“Carmanah LED Beacon… A Big AtoN Advance Wrapped in a Small Package”

June 1, 2004
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Model 701 on buoy in Rehoboth Bay
A Carmanah Model 701 LED beacon attached to a buoy in Rohoboth Bay.

Beacons for our 21st century lighted aids to navigation will never rival the sparkling beauty of the classical lens but they sure do spawn intrigue and sport fascinating digital technology. The old saying, “good things come in small packages,” might aptly describe the latest advancement in LED optics created for the United States Coast Guard by Carmanah Technologies, British Columbia, Canada.

Though the days of solar powered aids utilizing the 100 year-old technology of incandescent lighting have long been numbered, even recent LED (light emitting diode) advances could not shake the need for traditional external solar components – until now. Whereas current solar arrangements utilizing a 12-volt incandescent lighting system must be equipped with an external battery, solar panel and cable connections not to mention internal components such as lamps, lampchanger and flasher mechanism, the new 700 Series of Carmanah LEDs eliminates this cumbersome arrangement.

Model 702
The optic, battery & solar panels are all-inclusive in the Carmanah 700 Series.

The Carmanah 700 Series LEDs are a compact, durable and self-contained optic designed to operate flawlessly once installed, with no additional servicing or maintenance necessary for approximately 5 years before battery replacement is required. In addition, the LED optic has a life span of up to 100,000 hours or eleven years. By deploying one 12-lb self-contained Carmanah LED, Coast Guard servicing personnel eliminate the arduous task of having to hoist heavy 75-lb photovoltaic batteries, solar panels and fragile light source components up tall light towers and across rough terrain where many lighted aids are established.

The standard 155-mm red, green, and white acrylic optics that recreational boaters are accustomed to seeing on many buoys, piers and light towers will slowly be phased out as time moves forward and replaced by optics such as the Carmanah 700 Series LEDs. Though technological advances in lighted aids to navigation won’t stop here, it is fascinating to watch the non-stop progression of improving our nation’s guiding lights. Even the definition of automation as we know it in the world of AtoN seems inadequate to describe how lighted aids are advancing to achieve previously unheard of capabilities.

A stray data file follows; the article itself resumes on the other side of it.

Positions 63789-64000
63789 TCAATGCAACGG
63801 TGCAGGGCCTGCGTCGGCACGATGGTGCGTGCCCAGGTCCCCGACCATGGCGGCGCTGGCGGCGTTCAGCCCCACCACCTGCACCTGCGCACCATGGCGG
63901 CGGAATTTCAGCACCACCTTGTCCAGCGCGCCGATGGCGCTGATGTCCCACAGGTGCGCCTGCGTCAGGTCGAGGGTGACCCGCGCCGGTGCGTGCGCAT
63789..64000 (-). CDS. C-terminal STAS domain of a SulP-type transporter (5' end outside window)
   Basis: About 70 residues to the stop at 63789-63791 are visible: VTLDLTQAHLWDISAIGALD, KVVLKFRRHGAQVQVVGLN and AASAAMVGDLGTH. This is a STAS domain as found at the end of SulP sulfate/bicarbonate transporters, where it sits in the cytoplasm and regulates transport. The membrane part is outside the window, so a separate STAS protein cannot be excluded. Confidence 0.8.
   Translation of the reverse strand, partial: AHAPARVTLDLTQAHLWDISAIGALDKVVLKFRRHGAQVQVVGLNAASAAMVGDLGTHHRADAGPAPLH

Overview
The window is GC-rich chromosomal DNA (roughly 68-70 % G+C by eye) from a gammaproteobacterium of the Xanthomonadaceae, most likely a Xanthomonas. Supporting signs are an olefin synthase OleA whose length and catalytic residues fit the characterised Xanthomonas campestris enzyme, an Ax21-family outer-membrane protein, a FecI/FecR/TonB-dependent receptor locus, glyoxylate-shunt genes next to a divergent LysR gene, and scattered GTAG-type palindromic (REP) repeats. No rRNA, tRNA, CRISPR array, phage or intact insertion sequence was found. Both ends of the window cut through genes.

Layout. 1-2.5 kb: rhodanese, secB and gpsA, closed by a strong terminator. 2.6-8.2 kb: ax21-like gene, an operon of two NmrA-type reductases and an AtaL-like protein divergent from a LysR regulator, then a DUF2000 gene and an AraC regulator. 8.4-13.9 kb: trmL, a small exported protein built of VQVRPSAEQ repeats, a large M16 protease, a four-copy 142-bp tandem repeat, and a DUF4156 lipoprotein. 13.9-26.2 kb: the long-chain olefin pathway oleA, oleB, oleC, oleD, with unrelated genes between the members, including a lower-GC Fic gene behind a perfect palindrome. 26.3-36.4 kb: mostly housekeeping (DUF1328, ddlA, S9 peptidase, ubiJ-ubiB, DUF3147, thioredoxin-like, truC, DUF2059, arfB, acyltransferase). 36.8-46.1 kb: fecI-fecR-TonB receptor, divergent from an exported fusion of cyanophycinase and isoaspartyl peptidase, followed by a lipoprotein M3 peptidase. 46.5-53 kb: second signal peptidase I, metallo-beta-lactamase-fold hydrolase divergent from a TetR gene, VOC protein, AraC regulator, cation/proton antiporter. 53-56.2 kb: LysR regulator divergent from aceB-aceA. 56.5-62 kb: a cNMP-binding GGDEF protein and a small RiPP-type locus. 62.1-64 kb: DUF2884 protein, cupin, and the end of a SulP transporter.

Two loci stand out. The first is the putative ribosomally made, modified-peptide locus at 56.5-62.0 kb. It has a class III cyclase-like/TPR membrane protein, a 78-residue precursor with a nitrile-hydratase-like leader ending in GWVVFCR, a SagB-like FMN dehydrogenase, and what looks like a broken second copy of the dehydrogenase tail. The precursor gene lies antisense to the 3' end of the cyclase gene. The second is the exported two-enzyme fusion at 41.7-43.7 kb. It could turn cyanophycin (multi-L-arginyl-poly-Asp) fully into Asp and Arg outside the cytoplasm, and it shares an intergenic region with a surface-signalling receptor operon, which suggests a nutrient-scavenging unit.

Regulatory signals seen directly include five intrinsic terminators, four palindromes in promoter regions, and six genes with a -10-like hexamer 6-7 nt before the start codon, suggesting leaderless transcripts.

Deploying Carmanah 700 Series on buoy
(L to R) MK2 Rich Wasilius, BM1 Jeremy McConnell, & SN Chad Stevenson use an infrared remote control to program the Carmanah LED light.

Two factors that stand out most in the latest LEDs manufactured by Carmanah. One, the optic’s reliability is nearly impeccable and two, the LED being a compact, all-inclusive unit versus its predecessors with all their external components, is a 21st century AtoN marvel that is best described with one word – wow!

Carmanah LED Facts…

  • The Carmanah 700 Series is currently the only LED-based marine lights approved by the U.S. Coast Guard for use in the U.S. Aids to Navigation System
  • Distance of visibility up to 3 miles
  • Over 200 programmable flash patterns
  • Completely self-contained and sealed against environmental conditions
  • Quick, non-technical installation
  • An infrared programming device in the form of a remote control can change the flash pattern, intensity level, activate / deactivate and check battery level for current capacity
  • Replaceable battery packs
  • The Carmanah LED will charge under nearly all weather conditions
  • The Carmanah LED Model 701 weighs 11.5 pounds and the Model 702 weighs 17 pounds
  • The Carmanah LED Model 701 can operate under a full charge for up to 300 hours and the Model 702 can operate under a full charge for up to 600 hours.

FN Greg Panas holding with Model 701 on buoy Senior Chief Dennis Dever holding Model 702
FN Greg Panas holds up a buoy with a Carmanah Model 701 LED light. Senior Chief Dennis Dever holds a Carmanah Model 702 LED light.

The article and all photos were reproduced with the permission of the author, Mr. Bob Trapani, Jr. of the Delaware River & Bay Lighthouse Foundation. Visit www.delawarebaylights.com for more information.